In an uncertain world, the few things we can be sure of are a comfort.
London housing will always be riddled with vermin, the pubs will charge a morning’s wages for a main and August in the city is an oven.
I remember now why I try to escape to Edinburgh for the month. I tell people it’s because I’ve written a comedy show, but really it’s because I enjoy rain more than I care to admit.
I split up with my partner earlier this year and moved into a small flat round the corner. Because this is London, there are mice.
After a week attempting to deal with the situation myself, I got professional help.
The mouse man arrived, looking confident. His teeth were too white.
“These your bait boxes?” he asked, incredulous.
“Yeah, I got them off the internet. They don’t work.”
“Course they don’t,” he sniffed, looking like my hairdresser as I walked in post-lockdown. “They won’t eat that stuff.”
He slung a gym bag to the floor full of plumbers’ syringes. “What you want,” he explained, triumphantly holding up an old tub of peanut butter, “Is this.”
Finely honed patter is part of the gig for this guy.
He explained that the contents of the peanut butter tub are illegal in 47 countries (I’m not surprised, it’s bright blue and looks like it could take out a moose.)
“They banned it here a couple of years ago,” he said, “but I squirrelled away a few bottles. And that’s paid my mortgage, that has.”
He began enthusiastically loading neon peanut butter into a syringe.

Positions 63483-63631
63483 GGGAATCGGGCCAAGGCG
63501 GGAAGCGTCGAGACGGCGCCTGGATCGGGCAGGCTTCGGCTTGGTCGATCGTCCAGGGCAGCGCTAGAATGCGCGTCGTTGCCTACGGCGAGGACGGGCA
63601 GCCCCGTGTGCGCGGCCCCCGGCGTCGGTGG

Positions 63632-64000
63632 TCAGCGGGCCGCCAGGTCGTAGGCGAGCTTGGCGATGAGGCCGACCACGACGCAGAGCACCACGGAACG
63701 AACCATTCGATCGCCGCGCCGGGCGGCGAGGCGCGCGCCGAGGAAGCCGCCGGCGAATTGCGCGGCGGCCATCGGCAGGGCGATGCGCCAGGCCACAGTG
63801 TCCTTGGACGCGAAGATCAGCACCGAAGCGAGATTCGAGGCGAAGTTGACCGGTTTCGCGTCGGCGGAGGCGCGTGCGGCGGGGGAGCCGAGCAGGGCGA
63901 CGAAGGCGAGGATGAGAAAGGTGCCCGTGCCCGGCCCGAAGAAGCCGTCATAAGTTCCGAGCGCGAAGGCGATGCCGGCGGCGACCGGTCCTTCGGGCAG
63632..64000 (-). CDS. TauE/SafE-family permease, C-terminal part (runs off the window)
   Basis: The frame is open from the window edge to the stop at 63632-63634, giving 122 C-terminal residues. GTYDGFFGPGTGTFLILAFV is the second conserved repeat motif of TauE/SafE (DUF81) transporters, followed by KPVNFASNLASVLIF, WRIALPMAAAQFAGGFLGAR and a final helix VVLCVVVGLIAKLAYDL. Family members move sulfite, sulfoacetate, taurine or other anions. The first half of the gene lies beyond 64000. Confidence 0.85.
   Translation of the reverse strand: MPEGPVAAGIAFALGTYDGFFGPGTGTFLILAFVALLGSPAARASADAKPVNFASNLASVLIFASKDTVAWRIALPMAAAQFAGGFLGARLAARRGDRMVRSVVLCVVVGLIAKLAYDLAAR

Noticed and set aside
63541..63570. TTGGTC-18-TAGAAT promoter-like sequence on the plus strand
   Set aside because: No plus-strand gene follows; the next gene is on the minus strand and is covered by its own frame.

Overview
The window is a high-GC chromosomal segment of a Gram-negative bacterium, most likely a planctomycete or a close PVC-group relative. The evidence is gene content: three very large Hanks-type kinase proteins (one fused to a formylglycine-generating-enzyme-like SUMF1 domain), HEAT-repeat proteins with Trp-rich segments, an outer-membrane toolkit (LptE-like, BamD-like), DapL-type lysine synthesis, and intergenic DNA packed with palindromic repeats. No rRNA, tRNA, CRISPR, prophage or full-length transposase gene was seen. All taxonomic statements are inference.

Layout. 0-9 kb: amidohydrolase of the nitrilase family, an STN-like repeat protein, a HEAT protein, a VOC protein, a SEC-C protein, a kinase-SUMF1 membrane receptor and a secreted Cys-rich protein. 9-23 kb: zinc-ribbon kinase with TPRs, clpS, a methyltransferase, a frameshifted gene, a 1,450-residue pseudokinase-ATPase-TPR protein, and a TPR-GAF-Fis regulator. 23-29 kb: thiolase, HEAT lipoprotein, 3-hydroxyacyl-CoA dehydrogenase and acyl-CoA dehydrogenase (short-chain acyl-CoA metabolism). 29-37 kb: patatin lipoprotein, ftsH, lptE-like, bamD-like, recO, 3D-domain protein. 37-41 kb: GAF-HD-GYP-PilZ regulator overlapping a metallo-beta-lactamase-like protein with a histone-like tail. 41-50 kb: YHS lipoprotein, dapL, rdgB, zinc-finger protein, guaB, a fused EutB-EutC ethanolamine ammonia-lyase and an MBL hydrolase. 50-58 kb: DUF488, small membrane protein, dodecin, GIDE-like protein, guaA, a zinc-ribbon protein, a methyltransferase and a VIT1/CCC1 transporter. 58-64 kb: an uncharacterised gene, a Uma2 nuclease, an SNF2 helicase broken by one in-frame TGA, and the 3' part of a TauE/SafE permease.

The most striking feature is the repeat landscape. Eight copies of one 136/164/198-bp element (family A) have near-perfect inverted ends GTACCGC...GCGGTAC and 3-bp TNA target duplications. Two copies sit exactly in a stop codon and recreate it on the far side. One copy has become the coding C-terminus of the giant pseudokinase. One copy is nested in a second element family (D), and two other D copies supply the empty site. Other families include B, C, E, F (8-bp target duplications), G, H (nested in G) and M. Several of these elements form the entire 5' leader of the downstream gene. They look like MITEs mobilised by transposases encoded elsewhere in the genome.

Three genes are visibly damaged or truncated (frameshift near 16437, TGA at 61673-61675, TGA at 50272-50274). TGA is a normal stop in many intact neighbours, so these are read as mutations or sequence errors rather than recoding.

When he said ‘a few bottles,’ I imagined a lock-up full of the stuff.
“Course, they won’t eat this in Wimbledon.”
I looked at him closely. (How can you trust a man who looks like a ’70’s disc jockey?) “How do you mean?”
“It’s a bit of the old Darwin, y’see love,” he explained. “The ones that don’t like it survive to breed. Eventually, none of the mice will eat it and we’ll have to find something else. And that always starts in Wimbledon.” I was baffled.
Are posh mice more discerning? Do they make podcasts for each other about what colour peanut butter to eat? Has this got something to do with the Wombles?
He iced some peanut butter into cardboard boxes with mouse-sized holes in the ends, then shook a tub of what looked like birdseed into his gloved hand.
“This, is canary seed,” he explained, hoofing the kickboard out from under the sink. “Now, I’m not allowed to put this down without a tray. But I’m very clumsy I am,” he chucked a handful under the sink. “Ooops, I’ve spilt some,” he turned to grin at me, radiantly.
It seems the mice of South Wimbledon won’t eat their dinner off a tray.
£47 later, he’s spilt some more behind the sofa, some in a cupboard the estate agent boldly described as ‘roomy’, and more in the bathroom. There are tiny boxes of peanut butter everywhere.
Turning to step out into the sweltering heat, he handed me his card. “You’re very nice but I hope I never see you again.”
And with that, he was gone.